NEW DELHI (IANS) — In a historic judgement in the sensitive Ayodhya land dispute case, the Supreme Court Nov. 9 directed the Center to form within three months a trust which will build a temple at the disputed site.
The Sunni Waqf Board, which was a party to the 7-decade-old title suit, should be given an alternate five-acre land at some other suitable place for construction of a mosque, a 5-member bench headed by Chief Justice Ranjan Gogoi, said in a unanimous judgement.
Hailing the Supreme Court verdict in Ayodhya title dispute case, Prime Minister Narendra Modi said it marks a "new dawn" for the country where "fear, bitterness and negativity" should have no place.
In a televised address to the nation, he highlighted the date - Nov. 9 - on which the historic judgement came, and noted it was on this day that the Berlin Wall had been brought down 30 years back and it is on this day that Kartarpur corridor was opened with Pakistan.
Noting that it had taken seven decades to resolve the Ayodhya dispute, the Prime Minister said it is time to think about the future now as the country has a lot of milestones to achieve.
"This controversy may have affected many generations, but after this decision, we have to make a resolution that now a new generation will start building a new India. This decision of the Supreme Court has brought a new dawn for us," he said.
"Now as a society, every Indian has to work by giving priority to his duty. Harmony, unity and peace are very important for the development of the country," Modi emphasized.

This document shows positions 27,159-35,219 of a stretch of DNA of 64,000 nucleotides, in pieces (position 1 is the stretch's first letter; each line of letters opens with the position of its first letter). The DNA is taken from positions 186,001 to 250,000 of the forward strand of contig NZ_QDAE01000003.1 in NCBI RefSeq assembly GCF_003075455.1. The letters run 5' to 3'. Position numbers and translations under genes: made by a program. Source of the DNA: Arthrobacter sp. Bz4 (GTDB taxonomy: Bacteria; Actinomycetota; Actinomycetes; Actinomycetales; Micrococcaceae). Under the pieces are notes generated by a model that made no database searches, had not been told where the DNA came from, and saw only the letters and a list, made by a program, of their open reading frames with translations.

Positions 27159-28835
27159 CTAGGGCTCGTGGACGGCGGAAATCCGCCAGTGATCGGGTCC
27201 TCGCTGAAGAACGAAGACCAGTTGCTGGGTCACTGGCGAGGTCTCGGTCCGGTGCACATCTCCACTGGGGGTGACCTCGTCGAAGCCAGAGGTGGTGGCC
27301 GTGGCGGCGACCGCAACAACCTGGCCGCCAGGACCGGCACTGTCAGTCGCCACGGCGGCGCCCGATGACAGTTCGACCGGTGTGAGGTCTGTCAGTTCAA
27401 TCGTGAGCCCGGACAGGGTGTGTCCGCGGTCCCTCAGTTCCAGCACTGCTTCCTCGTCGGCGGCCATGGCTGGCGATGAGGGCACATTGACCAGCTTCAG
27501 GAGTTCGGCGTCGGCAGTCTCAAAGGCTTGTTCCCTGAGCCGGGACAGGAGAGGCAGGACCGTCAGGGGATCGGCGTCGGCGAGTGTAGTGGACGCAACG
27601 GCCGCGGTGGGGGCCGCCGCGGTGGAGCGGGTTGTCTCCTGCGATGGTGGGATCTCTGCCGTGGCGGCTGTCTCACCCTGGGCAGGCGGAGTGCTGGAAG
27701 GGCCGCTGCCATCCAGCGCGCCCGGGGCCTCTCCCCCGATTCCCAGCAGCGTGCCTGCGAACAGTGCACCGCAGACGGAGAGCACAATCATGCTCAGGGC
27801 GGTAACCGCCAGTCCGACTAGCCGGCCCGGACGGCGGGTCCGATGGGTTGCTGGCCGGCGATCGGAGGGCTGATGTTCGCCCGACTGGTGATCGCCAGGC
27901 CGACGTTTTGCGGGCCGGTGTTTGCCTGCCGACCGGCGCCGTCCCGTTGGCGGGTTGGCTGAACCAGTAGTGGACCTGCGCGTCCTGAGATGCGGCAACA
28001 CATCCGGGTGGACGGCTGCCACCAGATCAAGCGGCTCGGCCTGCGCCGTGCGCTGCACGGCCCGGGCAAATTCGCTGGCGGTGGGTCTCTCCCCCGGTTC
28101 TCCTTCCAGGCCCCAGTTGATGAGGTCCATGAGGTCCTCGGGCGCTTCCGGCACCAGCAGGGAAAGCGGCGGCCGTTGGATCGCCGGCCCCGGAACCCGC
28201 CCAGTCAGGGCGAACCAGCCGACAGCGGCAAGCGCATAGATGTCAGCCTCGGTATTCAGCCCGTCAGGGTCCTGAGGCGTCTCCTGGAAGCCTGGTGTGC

The Center shall make suitable provisions by handing over the land to the trust, said the Supreme Court, which also comprised Chief Justice-designate Justice Sharad Arvind Bobde, Justice Ashok Bhushan, Justice S. Abdul Nazeer and Justice D.Y. Chandrachud.
The court said the title of the land can be decided only on legal advice.
The top court ruled that the Allahabad High Court verdict of 2010, giving land to the Sunni Waqf Board and Nirmohi Akhara, was wrong.
It rejected the claim of Nirmohi Akhara of being a 'shebait' (a devotee who serves the deity).
The Supreme Court, however, said that in the board of trustees, appropriate representation should be accorded to Nirmohi Akhara, even though its suit was dismissed.
The bench upheld the report of Archaeological Survey of India, which concluded that a temple existed at the disputed site.
There is clear evidence the Hindus believed Ram was born at the disputed site, it said.
There is evidence that 'Ram Chabutra' and 'Sita Rasoi' were worshipped by Hindus before the British came, the judgement said.
The court said travelogue and gazetteers cannot be the basis of adjudication of the title and that the nature of worship offered by Hindus over the years proves that they had always believed that Lord Ram was at the site.
Documents of 1856-57 show that Hindus were not obstructed from worshiping there, it said. Outer courtyard has been under exclusive possession of Hindus over the years, the court said.
The bench said Hindus consider the disputed site as the birthplace of Lord Ram and this belief is beyond judicial scrutiny.